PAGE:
accept/receive

Yichen

Senior Member
Chinese
Hello everyone

Would you please help me with the following?

1a. accept her as one of the group
1b. receive her as one of the group
I think in 1a, we agree with the case whether she will become a member of us while in 1b, she has been with us now.
Or they just mean the same thing

2a. her first poem was not well received
2b. her first poem was not well accepted.
I think 1a means her first poem was unpopular and 2a may mean a lot according to the context. For example, her first poem might have something so unusual that people didn’t feel comfortable.

3a. the myths and received wisdom about the country's past
3b. the myths and accepted wisdom about the country's past
I don’t know if “accepted” is used correctly here.


Thank you.
 
  • panjandrum

    Lapsed Moderator
    English-Ireland (top end)
    Hello everyone

    Would you please help me with the following?

    1a. accept her as one of the group
    1b. receive her as one of the group
    I think in 1a, we agree with the case whether she will become a member of us while in 1b, she has been with us now.
    Or they just mean the same thing
    This example really needs a complete sentence and some background.
    If someone is accepted as one of a group, the other group members are content that she is in the group and treat here as one of the group.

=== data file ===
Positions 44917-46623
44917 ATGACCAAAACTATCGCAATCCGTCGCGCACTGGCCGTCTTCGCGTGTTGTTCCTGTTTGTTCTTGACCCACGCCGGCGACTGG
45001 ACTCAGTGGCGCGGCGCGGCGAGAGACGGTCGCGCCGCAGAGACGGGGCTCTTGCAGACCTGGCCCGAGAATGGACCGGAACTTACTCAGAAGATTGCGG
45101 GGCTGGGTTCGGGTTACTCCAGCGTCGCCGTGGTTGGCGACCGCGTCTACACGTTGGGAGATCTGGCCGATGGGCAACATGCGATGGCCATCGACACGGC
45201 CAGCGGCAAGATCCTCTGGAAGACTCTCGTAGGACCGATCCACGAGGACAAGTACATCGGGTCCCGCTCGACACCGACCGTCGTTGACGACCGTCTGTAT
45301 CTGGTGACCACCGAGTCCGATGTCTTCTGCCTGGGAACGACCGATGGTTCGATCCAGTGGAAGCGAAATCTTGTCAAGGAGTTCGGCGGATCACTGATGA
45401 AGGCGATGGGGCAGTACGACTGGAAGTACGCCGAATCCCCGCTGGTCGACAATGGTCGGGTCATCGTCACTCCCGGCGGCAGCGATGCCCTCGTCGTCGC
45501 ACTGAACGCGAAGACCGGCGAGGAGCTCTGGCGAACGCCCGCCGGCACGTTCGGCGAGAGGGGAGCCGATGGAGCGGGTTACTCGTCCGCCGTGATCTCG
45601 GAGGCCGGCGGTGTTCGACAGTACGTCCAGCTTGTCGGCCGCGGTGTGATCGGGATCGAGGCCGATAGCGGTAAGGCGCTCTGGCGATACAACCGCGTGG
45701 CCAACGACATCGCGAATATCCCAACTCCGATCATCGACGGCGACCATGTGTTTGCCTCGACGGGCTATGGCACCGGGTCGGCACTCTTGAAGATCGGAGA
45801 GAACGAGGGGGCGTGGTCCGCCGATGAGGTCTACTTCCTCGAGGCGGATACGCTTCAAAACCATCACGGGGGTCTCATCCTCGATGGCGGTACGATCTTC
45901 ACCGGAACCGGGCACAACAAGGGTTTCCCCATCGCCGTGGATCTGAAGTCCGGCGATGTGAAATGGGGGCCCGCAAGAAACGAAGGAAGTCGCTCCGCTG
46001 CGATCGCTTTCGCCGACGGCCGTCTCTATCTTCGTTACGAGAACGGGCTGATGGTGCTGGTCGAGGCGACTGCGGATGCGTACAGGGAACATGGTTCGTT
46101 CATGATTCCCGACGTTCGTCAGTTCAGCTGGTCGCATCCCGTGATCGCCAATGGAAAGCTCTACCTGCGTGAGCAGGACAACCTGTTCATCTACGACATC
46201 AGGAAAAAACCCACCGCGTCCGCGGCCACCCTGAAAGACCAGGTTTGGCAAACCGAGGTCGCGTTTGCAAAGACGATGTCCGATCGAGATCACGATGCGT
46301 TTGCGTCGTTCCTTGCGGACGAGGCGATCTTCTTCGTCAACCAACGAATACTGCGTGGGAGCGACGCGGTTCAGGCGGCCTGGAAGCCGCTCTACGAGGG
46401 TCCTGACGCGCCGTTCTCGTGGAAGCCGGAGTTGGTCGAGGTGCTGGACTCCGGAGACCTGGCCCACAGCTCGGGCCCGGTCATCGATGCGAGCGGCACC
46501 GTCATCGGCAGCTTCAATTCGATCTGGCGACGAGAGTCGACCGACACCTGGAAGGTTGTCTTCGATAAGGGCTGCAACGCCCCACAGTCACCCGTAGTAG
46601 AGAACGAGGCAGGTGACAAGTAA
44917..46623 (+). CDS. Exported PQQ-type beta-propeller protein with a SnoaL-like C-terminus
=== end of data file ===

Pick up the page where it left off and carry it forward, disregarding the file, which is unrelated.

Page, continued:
This is a common expression.
    I don't have any experience of "receive" someone as one of a group. It is not a collocation I am familiar with.
    2a. her first poem was not well received
    2b. her first poem was not well accepted.
    I think 1a means her first poem was unpopular and 2a may mean a lot according to the context. For example, her first poem might have something so unusual that people didn’t feel comfortable.
    See received or accepted
    3a. the myths and received wisdom about the country's past
    3b. the myths and accepted wisdom about the country's past
    I don’t know if “accepted” is used correctly here.
    The standard collocation here is "received wisdom".
    I haven't come across "accepted wisdom" in this context.

     
    Last edited:
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